Seasonal Seafood Processing Jobs
PROCESSING JOBS FOR ALASKAN FISHERIES – WINTER & YEAR-ROUND
For summer, the majority of fisheries that take place revolve around salmon. However, there are several others species of fish that are processed during this same time but most commonly occur outside of the summer months.
If your work schedule is open in other seasons besides summer, there is great earning potential in Alaska’s other popular fisheries.
These include: cod, sablefish, snapper, crabbing, commercial halibut fishing, groundfish, herring and other shell fish. Take a look at the brief description of processing jobs for other fisheries during non-summer months. It’s a great way to expand your knowledge on the industry.
Cod, like salmon can be processed onshore at seafood processing plants or aboard factory trawlers, long liners and floating processors. Cod processing follows many of the same steps that other fish are processed under however, there are certainly some differences. The following is the general method in which Cod are processed. The process begins with the head removed by a machine, or by a person in charge of beheading. The fish are then filleted (again, through the use of a machine) and the skin, removed. The fish are then inspected under bright lights for defects that would make the fish unsafe for eating in a process called candling. Within the processing line there are positions where the bones are removed and bad parts of the fillet cut out, so the fish are safe for eating.
Bottomfish are processed in a manner that is fairly automated. Most fish within this category are frozen whole within blocks. The processing positions for workers who handle bottomfish involve mostly inspection, freezing and packaging. Flatfish are more difficult to fillet by hand and it is common for most of the organ removal to be done by the retailer.
Pollock fillets are processed almost exactly like Cod. Pollock are either processed and filleted like Cod or they are processed in a manner called surimi. Surimi means the Pollock are filleted, minced and then washed. They are then pressed to remove any excess liquid with the hope of an end product being a paste-like substance. The paste is mixed with other ingredients and frozen into blocks. Surimi might only require two people to oversee the machinery and to load and unload fish at the beginning and end of the process. Most surimi processing is done on floating processors and factory trawlers.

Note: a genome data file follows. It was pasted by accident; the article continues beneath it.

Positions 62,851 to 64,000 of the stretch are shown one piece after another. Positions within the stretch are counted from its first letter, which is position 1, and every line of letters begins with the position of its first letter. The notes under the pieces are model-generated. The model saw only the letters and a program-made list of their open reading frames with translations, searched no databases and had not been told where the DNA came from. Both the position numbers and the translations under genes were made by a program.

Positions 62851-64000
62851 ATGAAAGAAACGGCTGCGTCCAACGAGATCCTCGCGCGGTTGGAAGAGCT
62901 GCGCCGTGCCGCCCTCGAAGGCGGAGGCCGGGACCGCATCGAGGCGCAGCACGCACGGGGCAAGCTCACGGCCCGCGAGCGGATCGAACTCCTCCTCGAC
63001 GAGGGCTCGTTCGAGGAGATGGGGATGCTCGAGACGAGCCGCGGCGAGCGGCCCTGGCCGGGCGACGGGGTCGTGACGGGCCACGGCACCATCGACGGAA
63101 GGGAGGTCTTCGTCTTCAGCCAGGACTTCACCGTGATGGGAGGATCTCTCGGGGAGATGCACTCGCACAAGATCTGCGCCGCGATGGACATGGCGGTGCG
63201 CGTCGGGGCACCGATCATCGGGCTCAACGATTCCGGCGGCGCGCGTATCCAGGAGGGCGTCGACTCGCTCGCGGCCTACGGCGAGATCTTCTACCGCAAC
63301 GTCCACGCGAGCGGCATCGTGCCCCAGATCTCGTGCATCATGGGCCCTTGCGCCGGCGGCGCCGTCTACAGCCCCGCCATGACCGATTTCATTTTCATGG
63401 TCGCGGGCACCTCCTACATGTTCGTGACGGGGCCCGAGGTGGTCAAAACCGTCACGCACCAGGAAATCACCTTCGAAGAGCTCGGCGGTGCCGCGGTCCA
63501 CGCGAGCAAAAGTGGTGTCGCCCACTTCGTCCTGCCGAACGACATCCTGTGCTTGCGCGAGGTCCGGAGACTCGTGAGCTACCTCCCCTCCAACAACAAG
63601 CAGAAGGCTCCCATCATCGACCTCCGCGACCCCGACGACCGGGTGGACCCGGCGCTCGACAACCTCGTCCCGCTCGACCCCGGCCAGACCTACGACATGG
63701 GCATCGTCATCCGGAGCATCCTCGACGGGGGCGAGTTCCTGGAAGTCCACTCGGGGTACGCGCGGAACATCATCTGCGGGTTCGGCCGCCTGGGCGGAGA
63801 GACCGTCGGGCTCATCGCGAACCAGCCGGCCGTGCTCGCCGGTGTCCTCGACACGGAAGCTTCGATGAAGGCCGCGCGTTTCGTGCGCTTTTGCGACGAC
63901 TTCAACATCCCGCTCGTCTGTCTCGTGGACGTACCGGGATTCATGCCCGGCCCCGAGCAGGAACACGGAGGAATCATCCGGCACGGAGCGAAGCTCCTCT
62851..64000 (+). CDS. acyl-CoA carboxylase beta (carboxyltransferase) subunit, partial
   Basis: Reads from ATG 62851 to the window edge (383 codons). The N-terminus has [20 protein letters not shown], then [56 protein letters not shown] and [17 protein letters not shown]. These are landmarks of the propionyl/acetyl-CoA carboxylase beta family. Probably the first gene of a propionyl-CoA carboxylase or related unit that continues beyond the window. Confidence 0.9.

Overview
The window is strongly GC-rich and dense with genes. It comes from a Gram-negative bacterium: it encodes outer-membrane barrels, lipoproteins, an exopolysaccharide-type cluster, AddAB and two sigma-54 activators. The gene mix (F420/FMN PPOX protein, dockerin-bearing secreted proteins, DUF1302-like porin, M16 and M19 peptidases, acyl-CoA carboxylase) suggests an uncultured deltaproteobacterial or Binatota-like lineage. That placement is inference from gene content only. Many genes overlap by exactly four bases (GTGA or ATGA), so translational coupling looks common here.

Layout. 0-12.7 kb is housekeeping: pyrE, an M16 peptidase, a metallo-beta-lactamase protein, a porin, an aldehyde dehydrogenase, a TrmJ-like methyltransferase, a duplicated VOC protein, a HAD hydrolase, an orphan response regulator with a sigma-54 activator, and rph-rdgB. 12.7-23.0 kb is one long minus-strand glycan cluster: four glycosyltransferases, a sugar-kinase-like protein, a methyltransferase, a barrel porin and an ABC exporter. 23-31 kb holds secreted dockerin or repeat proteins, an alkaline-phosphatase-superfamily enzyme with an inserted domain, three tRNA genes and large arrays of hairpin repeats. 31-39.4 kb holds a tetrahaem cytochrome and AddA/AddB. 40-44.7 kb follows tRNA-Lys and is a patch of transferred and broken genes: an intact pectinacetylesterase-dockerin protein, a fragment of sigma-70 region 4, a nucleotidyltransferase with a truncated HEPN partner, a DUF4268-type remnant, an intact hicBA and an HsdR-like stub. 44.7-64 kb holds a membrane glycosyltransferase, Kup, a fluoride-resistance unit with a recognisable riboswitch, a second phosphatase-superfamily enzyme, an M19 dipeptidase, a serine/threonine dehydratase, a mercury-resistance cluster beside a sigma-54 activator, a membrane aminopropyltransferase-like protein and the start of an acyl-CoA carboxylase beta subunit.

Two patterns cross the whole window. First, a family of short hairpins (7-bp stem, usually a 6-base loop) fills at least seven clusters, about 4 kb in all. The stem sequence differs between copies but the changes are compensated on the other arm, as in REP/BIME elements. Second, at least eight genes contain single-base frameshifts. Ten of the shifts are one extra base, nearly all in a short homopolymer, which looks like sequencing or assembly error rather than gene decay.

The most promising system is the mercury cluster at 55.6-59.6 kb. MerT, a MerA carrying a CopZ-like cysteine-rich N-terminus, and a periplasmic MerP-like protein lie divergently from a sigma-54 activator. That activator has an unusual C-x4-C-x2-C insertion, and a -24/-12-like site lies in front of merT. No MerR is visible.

Halibut are gutted at sea and then processed in two different ways. One way of processing involves the head being cut off and removing the cheeks separately for individual sale. The rest of the fish is inspected, weighed, washed and frozen. For halibut that weigh over 120 pounds the fish is divided so four normal sized fillets are produced out of the single fish. This process is known as the fish being “fletched.”
As you might imagine the processing of crab is very different than that of fish. Their bodies are designed differently; their meat used in different ways and thus, the entire process is different. Crabs are first loaded via a large crane onto the processing boat. Most crabbing is done in the winter months and so workers should expect to be cold and wet if they’re working a job outside such as this one. Butchers are located inside the processing area and are responsible for separating the shell from the rest of the body and removing the crab legs. These legs are thrown into a large bin where they are transferred for gill removal. After they are cooked and cooled, the crabs are moved to a large brine tank filled with cold salt water. When the legs are frozen they are put in boxes and placed in freezers where they will await shipping. The crabbing industry almost always has quality-control specialists in the processing plants to ensure quality and correct processing.
Be sure to read more on the crab fishing industry on this website too. It is one of the most intriguing and famous fisheries in Alaska.
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